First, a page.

Cracking the genetic code of clinical depression – Scientists seeking 10,000 Aussie volunteers to complete recruitment for world’s largest genetics of depression study

More than two-thirds of Australian study participants have had to rely upon multiple antidepressants to treat their clinical depression – a trial and error approach that remains a major challenge in delivering more effective mental health care.1

This interim data from the Australian Genetics of Depression Study – the world’s largest genetic investigation into clinical depression – published in MJA InSight today (August 21, 2017), reveals we’ve reached the limit of our current knowledge of treating clinical depression, and require far more personalised, and targeted approaches to optimise outcomes.1

Research author, Study Co-Investigator and Co-Director for Health and Policy, Brain and Mind Centre, The University of Sydney, Prof Ian Hickie AM, is joining forces with fellow researchers, study participants and high profile Australian mental health advocates today, including Osher Günsberg, Dan Hunt, Julie McDonald and Mitch Wallis, to call for the enrolment of another 10,000 adults into the groundbreaking Australian Genetics of Depression Study.

“We require a total of 20,000 Australian study volunteers aged 18 and over, who are undergoing, or have been treated for clinical depression,” said Prof Hickie.

“In just over three months, we’ve enrolled 10,000 Australians into our transformative study.1 This remarkable response demonstrates the general public’s willingness to partner with the research community, through the sharing of personal experiences digitally, to advance scientific understanding into clinical depression.

“Now we urgently need another 10,000 volunteers to help us crack the genetic code of our nation’s third most burdensome disease,”1,2 Prof Hickie said.

One in seven Australians will experience clinical depression during their lifetime.3 The mental illness represents the top cause of non-fatal disability in Australia.4 Moreover, our nation has one of the highest antidepressant prescribing rates per head of all OECD countries – behaviour that delivers considerable benefits, but also forces many people to contend with ongoing, disabling and potentially life-threatening medication-related side-effects.1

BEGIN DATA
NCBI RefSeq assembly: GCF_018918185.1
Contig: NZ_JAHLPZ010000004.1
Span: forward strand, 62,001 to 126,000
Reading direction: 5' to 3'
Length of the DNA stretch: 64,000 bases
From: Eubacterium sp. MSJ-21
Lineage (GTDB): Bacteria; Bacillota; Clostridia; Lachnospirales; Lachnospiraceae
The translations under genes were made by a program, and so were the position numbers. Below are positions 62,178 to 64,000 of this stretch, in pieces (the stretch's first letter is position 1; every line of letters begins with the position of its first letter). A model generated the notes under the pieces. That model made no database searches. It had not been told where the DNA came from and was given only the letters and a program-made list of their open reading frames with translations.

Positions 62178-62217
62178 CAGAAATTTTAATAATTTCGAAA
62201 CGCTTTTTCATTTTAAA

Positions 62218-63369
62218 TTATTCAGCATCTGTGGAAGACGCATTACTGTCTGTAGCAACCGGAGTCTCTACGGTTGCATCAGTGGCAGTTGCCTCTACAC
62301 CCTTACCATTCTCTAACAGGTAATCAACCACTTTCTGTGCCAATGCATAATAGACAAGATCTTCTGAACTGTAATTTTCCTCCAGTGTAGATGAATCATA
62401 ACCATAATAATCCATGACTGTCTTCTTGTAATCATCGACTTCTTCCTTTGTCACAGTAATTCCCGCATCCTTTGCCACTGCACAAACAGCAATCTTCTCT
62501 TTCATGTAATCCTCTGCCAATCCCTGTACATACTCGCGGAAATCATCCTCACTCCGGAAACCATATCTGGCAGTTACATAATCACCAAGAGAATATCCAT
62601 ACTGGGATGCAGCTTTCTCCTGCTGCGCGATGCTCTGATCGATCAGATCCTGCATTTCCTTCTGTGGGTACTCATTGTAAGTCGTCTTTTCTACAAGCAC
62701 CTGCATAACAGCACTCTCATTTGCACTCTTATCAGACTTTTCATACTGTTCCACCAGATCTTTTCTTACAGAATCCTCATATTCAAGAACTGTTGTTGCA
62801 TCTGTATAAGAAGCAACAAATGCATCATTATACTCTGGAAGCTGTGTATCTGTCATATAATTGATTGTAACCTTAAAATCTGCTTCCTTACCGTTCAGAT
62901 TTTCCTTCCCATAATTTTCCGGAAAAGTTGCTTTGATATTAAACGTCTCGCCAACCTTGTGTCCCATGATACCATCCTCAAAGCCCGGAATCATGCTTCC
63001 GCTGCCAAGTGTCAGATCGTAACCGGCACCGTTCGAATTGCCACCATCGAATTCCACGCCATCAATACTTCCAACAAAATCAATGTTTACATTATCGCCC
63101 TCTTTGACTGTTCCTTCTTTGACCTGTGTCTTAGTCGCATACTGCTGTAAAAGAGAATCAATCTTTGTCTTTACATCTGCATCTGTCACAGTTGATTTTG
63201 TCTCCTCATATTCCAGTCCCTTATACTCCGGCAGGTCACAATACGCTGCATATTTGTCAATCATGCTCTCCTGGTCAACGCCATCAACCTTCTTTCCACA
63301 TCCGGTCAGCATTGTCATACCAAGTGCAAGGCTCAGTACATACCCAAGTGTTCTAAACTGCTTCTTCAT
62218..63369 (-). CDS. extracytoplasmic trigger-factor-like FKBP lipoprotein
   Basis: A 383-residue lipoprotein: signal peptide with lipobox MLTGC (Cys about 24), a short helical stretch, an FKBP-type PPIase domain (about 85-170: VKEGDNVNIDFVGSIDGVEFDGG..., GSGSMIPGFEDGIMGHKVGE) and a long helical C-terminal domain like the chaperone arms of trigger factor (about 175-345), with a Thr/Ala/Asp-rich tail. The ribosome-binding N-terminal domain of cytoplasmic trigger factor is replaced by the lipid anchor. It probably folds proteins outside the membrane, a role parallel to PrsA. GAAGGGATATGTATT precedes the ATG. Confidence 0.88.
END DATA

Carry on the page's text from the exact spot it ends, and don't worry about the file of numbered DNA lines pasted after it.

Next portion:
“Our interim data reveals better targeting of existing treatments through individual genetic profiling before commencing medication, would drive a major advance in clinical therapy.1

“Given our lack of diagnostic methods to predict different responses to antidepressants, or forecast the potential for intolerable side-effects, we are exposing those battling clinical depression, to trial and error, which is often slow to deliver significant benefits,”1 said Prof Hickie.

“To date, we have failed to move effectively from the general principles of treating clinical depression, to much more personalised and targeted approaches that minimise risk to maximise benefit.”1

TV and radio personality and Director of SANE Australia, Osher Günsberg, Sydney, is no stranger to mental illness. He battles social anxiety, Obsessive Compulsive Disorder (OCD), has lived with Post Traumatic Stress Disorder (PTSD), and harbours a family history of mental illness. Over time, Osher’s doctors have worked hard to fine-tune his medication, so that the benefits outweigh the associated side-effects.

“It took quite a long time, meeting with lots of different doctors, and trialling multiple different medications and listening to different hypotheses about my illness, before we found a treatment that worked for me.

“I’ve tried life without being on medication for my mental illness, but it didn’t work for me,” Osher said.

Osher is continuing his road to recovery today and supporting the Australian Genetics of Depression Study to help researchers “identify ways to better treat people living with clinical depression individually, to more finely-tune the treatment possibilities, and to give people a chance to act before things get out of hand.”

Genetics is key to solving clinical depression, according to geneticist, Lead Study Investigator, and Head of the Genetic Epidemiology Laboratory, QIMR Berghofer Medical Research Institute, Prof Nick Martin, Brisbane.